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This review is from: The Murder of Roger Ackroyd (Poirot) (Mass Market Paperback)
Having watched the Tv adaptations of Poirot starring the brilliant David Suchet I thought it was about time I picked up one of the original novels. I have never read anything by Agatha Christie before and if I am perfectly honest have never really fancied the Whodoneit type of novel. So when I came across The Murder of Roger Ackroyd in a second hand bookstore for the sum of 25p I snatched it up and settled down for a read.
Firstly, despite the age of the novel (written in 1926) the language used doesn't seem to have aged at all. This surprised me as many other Authors I have read from the era such as Nevil Shute the words sometimes seem slightly archaic. The reader immediately becomes enveloped in the world of small village gossip in the early part of the 20th century with the entire book being narrated by Dr James Sheppard. I assume that he is some sort of stand in for the more regular Captain Hastings.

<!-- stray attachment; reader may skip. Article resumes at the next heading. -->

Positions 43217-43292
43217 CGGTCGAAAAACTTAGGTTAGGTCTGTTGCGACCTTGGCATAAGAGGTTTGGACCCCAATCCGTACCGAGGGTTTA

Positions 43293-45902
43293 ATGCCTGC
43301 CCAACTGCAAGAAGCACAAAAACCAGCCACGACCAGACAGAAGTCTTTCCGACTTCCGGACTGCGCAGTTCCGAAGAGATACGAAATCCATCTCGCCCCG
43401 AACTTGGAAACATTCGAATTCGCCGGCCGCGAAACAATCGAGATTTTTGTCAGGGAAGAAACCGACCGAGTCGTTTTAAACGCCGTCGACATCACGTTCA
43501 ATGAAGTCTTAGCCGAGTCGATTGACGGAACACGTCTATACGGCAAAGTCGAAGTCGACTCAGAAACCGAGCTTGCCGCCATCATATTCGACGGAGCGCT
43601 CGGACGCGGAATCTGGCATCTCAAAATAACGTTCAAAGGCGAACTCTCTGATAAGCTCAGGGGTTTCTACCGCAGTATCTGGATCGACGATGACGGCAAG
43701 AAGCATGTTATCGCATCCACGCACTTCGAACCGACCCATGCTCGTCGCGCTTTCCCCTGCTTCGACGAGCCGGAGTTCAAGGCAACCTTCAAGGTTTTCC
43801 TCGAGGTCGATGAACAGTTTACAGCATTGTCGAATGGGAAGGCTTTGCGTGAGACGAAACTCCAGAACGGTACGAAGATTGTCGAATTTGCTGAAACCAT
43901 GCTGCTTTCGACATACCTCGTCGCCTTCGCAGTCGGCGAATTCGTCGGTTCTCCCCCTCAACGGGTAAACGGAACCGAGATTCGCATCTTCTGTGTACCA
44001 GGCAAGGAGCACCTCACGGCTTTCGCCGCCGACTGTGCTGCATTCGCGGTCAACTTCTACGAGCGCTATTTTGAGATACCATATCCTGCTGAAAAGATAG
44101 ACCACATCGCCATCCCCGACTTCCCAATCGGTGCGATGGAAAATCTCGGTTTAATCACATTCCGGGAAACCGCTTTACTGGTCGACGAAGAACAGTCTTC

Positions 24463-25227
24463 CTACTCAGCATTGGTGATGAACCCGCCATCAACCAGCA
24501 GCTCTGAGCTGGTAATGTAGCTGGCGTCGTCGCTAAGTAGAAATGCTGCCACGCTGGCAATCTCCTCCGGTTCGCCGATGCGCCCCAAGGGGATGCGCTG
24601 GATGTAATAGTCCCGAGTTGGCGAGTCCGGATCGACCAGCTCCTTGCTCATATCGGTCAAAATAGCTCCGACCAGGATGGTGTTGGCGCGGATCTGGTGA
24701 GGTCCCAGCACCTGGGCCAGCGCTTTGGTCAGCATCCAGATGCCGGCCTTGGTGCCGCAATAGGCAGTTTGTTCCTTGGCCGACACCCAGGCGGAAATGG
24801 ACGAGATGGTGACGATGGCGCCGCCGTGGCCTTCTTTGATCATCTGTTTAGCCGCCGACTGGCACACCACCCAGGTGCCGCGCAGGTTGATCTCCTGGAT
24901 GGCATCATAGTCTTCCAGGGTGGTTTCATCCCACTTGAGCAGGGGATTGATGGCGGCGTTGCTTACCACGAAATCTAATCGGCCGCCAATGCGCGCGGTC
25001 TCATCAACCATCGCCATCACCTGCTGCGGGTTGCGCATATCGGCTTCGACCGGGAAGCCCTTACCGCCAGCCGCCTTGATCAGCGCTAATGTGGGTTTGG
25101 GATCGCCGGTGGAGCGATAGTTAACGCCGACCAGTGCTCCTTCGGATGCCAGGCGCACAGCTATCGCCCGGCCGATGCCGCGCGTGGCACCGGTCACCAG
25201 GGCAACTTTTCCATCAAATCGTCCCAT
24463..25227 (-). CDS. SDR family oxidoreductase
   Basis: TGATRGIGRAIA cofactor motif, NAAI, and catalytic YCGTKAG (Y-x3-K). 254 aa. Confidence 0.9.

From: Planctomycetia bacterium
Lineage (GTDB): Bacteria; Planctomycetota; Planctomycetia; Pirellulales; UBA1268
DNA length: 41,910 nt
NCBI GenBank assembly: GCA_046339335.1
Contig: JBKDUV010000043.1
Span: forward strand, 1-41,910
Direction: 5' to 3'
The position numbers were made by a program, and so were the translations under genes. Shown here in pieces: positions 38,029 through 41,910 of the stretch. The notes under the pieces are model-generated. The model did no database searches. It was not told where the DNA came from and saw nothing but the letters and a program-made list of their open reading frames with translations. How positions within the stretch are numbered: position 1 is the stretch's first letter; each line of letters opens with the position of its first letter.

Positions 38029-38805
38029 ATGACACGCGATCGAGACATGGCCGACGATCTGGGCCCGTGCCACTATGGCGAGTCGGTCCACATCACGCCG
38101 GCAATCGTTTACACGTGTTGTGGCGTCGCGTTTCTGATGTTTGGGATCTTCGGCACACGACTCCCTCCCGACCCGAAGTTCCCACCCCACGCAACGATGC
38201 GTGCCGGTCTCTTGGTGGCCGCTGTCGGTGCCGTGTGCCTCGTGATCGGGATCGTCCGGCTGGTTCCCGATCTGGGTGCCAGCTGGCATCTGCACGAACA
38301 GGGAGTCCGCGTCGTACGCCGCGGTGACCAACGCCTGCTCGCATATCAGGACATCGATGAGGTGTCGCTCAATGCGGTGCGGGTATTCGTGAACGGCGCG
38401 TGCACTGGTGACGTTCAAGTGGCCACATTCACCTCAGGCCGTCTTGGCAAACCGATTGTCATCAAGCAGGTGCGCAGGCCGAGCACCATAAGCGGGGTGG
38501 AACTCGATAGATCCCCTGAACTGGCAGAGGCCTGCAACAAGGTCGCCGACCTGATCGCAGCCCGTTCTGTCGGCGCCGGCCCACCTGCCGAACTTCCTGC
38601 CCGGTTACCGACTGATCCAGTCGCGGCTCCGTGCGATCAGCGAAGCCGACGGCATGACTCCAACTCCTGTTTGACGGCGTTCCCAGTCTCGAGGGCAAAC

The novel is written so that we, the reader, only know as much as Poirot is willing to divulge to Dr Sheppard, this accompanied by the Doctors own thoughts and feelings keep us guessing all the way. The clues are brilliantly laid out throughout the pages and at the end you cannot help but wonder how you did not come to the same conclusions as the great detective (in fact I may well revisit it one day just to see where I missed all the vital information). As always the entire novel leads up to a final meeting of all suspects and a very unexpected and dramatic conclusion.
A really well written book and I am glad I chose this as my introduction to Christie. I am sure that if I come across another Poirot mystery I will pick it up.